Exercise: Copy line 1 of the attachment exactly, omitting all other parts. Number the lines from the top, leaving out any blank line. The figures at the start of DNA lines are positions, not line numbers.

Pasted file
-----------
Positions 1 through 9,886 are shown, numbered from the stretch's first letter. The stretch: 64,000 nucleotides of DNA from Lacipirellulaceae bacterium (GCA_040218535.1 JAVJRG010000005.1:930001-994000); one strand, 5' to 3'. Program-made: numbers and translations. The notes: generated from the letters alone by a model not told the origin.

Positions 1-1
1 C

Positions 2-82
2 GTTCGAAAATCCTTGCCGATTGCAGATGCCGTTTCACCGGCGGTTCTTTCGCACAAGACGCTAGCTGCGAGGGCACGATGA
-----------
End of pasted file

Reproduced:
Positions 1 through 9,886 are shown, numbered from the stretch's first letter. The stretch: 64,000 nucleotides of DNA from Lacipirellulaceae bacterium (GCA_040218535.1 JAVJRG010000005.1:930001-994000); one strand, 5' to 3'. Program-made: numbers and translations. The notes: generated from the letters alone by a model not told the origin.